middle school students in classroom wearing masks


Anxiety, Stress, and Learning

Blog Type:  Social and Emotional Issues Date Posted:  Tuesday, December 4, 2018

teenage boy showing stress

The number of students who experience anxiety has reached alarming rates. According to the National Institute of Mental Health, about 32% of adolescents have been diagnosed with anxiety. The National College Health Assessment reports that 64% of college students have experienced “overwhelming anxiety” in the past 12 months. We compiled a multi-part series about students, stress, and anxiety to help you better understand anxiety and stress and to suggest ways to manage them.


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Using Mindfulness to Reduce Stress and Anxiety

Blog Type:  Social and Emotional Issues Date Posted:  Thursday, November 29, 2018

girl meditating serene location

By Erin Brewer

Take a deep breath in, and a long breath out. Take a moment to notice how you feel, physically, mentally, and emotionally. Feel your feet on the floor. Whether seated or standing, allow your shoulders to track over your hips and your ears to draw back in line with your shoulders, so that your chin lifts ever so slightly. Relax your belly and give your shoulders permission to settle. Press your tongue gently against the top of your mouth while your lips part ever so slightly and your gaze softens. Now bring your awareness to your nostrils. Notice the temperature of the air going in on your next inhale, and then feel the temperature, and the texture of the breath on the exhale. Take another deep breath in, and a long breath out.

Welcome to the present moment. You have arrived through meditation.

Many people think meditation means clearing the mind of all thoughts. That’s an enormous challenge because the brain is designed to think—and it doesn’t come with an “off” switch. I explain to students that mindfulness (meditation) is awareness. It is awareness of the present moment and of the habits of mind that may draw your mind away from the present. Mindfulness practices, such as repeating a mantra, counting your breaths, or doing a body scan, pull you from thinking of the past (what’s done is done) or the future (over which there is no control) and bring you back to the now.  

Research Finds Mindfulness Effective in Reducing Stress

Stress and anxiety often result from persistent thoughts about the past or future. Young people are not immune to stress or anxiety. In fact, the number of students who experience anxiety has reached alarming rates on school and college campuses. According to the National Institute of Mental Health, about 32% of adolescents have been diagnosed with anxiety. The National College Health Assessment reports that 64% of college students have experienced “overwhelming anxiety” in the past 12 months.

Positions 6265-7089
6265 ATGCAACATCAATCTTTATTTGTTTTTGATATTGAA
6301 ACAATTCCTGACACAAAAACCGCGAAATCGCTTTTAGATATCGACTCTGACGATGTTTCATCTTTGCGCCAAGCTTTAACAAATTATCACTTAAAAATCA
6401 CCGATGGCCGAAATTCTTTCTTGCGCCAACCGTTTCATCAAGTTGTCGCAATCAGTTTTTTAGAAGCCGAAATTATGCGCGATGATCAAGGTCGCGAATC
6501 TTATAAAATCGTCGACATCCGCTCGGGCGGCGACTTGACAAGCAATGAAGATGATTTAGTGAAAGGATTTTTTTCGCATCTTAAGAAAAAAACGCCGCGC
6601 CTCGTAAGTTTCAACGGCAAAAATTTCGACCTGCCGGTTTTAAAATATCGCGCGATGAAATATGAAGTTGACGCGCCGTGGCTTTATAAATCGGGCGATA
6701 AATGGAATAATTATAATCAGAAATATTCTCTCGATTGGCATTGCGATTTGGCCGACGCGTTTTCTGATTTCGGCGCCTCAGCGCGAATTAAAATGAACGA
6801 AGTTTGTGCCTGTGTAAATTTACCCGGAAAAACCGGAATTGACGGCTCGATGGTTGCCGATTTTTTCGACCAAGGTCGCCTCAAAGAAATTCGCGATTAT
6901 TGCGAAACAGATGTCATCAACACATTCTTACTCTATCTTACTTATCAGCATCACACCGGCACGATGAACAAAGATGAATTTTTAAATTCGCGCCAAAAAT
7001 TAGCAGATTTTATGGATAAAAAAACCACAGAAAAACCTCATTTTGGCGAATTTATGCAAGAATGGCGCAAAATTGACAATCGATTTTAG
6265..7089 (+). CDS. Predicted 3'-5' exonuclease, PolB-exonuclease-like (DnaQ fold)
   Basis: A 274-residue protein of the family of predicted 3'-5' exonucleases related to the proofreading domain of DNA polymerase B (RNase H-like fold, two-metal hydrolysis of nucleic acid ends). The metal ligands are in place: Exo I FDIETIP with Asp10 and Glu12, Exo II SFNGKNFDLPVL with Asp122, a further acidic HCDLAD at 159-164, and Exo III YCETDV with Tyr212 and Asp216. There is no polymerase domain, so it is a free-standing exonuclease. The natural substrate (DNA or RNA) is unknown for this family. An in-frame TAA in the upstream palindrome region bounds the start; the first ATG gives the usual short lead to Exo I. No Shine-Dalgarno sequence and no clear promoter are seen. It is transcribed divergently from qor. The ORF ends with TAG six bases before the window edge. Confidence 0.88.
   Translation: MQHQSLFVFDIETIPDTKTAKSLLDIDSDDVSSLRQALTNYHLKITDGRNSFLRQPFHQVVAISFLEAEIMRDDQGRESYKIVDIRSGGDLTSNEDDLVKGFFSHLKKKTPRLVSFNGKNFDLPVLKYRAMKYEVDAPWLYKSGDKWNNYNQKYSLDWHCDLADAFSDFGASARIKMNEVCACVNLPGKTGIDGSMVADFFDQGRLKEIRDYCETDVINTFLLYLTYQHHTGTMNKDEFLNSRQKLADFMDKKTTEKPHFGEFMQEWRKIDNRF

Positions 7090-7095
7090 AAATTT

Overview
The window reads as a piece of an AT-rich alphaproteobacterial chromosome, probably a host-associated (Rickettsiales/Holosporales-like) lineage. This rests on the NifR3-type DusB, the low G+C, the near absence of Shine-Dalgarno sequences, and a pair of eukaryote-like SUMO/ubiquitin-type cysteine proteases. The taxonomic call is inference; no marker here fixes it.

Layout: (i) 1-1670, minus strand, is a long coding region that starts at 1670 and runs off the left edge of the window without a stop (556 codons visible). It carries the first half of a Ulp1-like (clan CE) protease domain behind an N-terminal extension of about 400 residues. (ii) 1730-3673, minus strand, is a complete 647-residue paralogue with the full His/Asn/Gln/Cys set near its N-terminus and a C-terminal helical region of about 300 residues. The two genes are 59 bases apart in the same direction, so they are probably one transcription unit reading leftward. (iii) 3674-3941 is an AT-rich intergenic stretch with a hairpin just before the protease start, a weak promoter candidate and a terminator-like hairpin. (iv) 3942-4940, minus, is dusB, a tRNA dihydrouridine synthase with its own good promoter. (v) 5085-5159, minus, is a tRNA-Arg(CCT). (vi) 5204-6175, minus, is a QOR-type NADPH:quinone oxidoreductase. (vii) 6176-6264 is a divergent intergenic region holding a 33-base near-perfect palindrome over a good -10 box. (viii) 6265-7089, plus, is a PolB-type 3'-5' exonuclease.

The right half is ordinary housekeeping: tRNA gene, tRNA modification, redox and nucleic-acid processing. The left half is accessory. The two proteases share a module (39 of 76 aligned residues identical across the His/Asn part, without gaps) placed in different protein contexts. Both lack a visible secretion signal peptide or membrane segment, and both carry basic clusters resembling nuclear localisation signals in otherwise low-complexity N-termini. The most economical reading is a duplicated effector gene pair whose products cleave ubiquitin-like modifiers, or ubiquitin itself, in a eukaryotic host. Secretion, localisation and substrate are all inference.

Many campuses have responded by offering students services to reduce stress and anxiety. Mindfulness training is one of them—and it works. In a 2017 study, a group of adults diagnosed with generalized anxiety disorder participated in an eight-week program either in mindfulness-based stress reduction or stress management education. The group that took the mindfulness course had “sharply reduced stress-hormone and inflammatory responses to a stressful situation” than participants in the stress management class.

“Mindfulness meditation training is a relatively inexpensive and low-stigma treatment approach, and these findings strengthen the case that it can improve resilience to stress,” said Elizabeth A. Hoge, M.D., lead author of the study and associate professor at Georgetown University.

Training the Brain to Enter the Present

Mindfulness can often reboot our systems by making a person more aware of when their mind has wandered so that they can recognize that, be aware of it, and then take the necessary steps to redirect to the present moment. This allows a person to feel less like they are stuck on a runaway train and more like a conductor who is in charge of what they will dedicate mental bandwidth to—and where it will take them.  

The practice of yoga is an excellent way to enter the present moment and reduce stress—it asks the participant to move with the breath. Each pose flows on an inhale or an exhale, and while holding a pose, rather than thinking about what is going on outside of the room, focus can be directed to alignment cues in the body. The same can be done with other activities as well, such as walking, coloring, or even doing the dishes! If a person is aware of what they are doing and moving with intention, rather than functioning on autopilot while the mind is elsewhere, then mindfulness is being practiced.